Thursday, June 18, 2009

Portfolio rebalancing - it's all in the technique

A recent paper from Fund Evaluation Group brought up a couple of interesting concepts dealing with portfolio rebalancing. They show three types of portfolio allocation strategies and the effects on performance. This is not anything revolutionary, but their particular focus is on portfolio rebalancing in highly volatile markets.

They start with a simple buy and hold strategy with a liner return profile:

Then they discuss the Constant Mix (fixed allocations) approach such as this pie chart:

This is quite common in traditional asset management. But in order to keep the proportions fixed, you buy equities in a down market (equities become a smaller slice of the pie, so you need to buy some to get back to the right proportion) and sell in the up market. The performance profile looks something like this:

Of course this is an exaggeration as the actual graph looks more like the chart below, but it's useful for illustration purposes.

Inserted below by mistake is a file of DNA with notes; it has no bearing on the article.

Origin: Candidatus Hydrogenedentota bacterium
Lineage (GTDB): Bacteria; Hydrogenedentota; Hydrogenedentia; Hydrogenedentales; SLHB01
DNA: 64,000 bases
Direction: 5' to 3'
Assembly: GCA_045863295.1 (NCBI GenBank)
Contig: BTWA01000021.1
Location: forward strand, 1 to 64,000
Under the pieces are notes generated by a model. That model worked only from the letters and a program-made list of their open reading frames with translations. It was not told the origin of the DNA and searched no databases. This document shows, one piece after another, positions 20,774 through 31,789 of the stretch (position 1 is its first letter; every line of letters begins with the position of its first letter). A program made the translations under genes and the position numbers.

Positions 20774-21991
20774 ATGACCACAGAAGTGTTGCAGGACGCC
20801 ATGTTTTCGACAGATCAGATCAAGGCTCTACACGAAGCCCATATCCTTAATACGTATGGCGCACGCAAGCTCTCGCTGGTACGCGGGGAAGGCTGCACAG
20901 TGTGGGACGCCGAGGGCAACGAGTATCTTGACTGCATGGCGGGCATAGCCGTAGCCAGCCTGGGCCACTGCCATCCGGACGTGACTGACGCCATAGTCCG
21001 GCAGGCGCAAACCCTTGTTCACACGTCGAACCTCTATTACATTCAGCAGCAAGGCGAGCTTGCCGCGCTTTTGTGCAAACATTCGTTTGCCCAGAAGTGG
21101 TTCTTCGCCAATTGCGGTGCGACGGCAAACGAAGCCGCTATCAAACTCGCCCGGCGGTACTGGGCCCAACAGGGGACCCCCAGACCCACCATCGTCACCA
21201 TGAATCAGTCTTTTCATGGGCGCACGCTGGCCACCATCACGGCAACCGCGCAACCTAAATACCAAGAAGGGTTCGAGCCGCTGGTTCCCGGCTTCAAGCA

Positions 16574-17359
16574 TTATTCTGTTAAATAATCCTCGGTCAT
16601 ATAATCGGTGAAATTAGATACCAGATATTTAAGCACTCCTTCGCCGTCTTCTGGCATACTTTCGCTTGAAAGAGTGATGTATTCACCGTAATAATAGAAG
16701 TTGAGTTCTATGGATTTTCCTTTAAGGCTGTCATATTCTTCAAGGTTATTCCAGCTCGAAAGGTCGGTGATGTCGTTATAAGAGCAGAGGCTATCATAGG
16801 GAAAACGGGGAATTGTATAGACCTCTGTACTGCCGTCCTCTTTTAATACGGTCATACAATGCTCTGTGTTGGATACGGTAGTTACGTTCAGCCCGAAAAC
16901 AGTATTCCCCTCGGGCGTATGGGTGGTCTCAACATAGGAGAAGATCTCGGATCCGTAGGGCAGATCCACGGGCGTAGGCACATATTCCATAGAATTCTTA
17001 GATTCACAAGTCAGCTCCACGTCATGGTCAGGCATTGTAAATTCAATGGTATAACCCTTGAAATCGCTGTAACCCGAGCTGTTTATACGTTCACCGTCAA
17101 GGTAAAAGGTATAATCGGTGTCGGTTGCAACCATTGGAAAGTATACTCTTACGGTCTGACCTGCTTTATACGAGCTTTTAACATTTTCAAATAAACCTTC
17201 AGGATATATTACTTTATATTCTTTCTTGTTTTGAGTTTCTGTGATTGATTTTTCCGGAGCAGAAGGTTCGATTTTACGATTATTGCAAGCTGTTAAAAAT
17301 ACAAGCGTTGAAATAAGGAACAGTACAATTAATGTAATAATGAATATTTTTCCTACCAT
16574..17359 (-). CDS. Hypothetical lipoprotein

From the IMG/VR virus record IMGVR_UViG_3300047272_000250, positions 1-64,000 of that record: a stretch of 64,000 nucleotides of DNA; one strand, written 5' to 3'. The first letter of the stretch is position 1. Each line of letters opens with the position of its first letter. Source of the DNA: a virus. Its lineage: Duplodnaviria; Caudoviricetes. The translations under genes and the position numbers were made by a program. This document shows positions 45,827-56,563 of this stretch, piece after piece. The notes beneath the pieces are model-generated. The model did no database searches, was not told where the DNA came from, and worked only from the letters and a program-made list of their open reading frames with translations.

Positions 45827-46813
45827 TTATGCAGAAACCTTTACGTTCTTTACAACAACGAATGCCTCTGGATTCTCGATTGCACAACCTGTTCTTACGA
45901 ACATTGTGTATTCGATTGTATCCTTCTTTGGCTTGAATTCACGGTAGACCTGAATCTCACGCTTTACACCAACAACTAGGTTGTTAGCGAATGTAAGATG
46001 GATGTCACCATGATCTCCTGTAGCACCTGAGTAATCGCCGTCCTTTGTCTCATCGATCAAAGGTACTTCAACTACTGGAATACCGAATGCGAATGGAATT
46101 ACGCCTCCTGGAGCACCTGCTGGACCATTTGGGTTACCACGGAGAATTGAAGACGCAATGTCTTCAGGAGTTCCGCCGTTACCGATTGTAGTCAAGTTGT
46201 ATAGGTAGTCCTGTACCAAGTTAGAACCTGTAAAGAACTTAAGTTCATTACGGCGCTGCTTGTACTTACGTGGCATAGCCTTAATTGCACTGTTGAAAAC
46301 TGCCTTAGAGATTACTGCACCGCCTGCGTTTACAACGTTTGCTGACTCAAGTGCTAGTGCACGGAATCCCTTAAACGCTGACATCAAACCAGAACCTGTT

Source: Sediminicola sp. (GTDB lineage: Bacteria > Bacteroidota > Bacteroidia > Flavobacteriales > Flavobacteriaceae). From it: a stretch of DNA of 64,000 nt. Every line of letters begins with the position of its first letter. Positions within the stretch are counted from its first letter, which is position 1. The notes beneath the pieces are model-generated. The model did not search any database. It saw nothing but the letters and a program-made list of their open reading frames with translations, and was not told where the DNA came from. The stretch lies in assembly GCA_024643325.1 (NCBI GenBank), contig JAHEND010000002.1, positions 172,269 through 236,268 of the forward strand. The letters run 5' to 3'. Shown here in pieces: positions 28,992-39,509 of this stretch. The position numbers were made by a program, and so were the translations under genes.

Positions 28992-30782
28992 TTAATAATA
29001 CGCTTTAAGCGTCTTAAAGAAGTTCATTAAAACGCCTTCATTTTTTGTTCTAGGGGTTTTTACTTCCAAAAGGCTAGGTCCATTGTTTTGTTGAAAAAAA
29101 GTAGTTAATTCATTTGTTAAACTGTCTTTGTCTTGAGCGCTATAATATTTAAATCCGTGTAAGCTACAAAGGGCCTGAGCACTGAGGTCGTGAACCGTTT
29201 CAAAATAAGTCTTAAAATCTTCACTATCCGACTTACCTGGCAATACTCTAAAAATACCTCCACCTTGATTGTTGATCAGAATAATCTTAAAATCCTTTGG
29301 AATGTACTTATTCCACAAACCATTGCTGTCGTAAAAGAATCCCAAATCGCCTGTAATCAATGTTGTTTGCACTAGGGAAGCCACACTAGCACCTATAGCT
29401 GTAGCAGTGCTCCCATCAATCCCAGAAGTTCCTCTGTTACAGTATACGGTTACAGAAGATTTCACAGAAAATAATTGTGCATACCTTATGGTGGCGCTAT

This type of rebalancing strategy outperforms in volatile mean reverting markets, but is a killer in trending markets. As the market was dropping, these managers kept buying, exacerbating their losses. Portfolio theorists argue that this works because you are "dollar averaging".

A completely opposite strategy deployed more by traders is the trend (or momentum) following strategy. It has the opposite result of underperforming in markets that revert to the mean (as one gets "whipsawed" in a trend reversal.) They refer to it as the Constant Proportion Portfolio Insurance. One begins to sell as the price drops to limit losses. This is equivalent to the portfolio insurance used in the 80s. It works in well behaved markets but breaks down when markets gapped (as people learned the hard way in 87). One would continue buying in uptrending markets escalating gains:

What's striking is that people often deploy these strategies instinctively without understanding the potential impact on the return profile. The most dangerous strategy is some combination of these. For example in an up trend people often keep buying (momentum strategy), then when the trend reverses they buy some more (fixed allocation strategy). And when they lose massively, they finally capitulate and sell (back to the momentum strategy) to realize losses.

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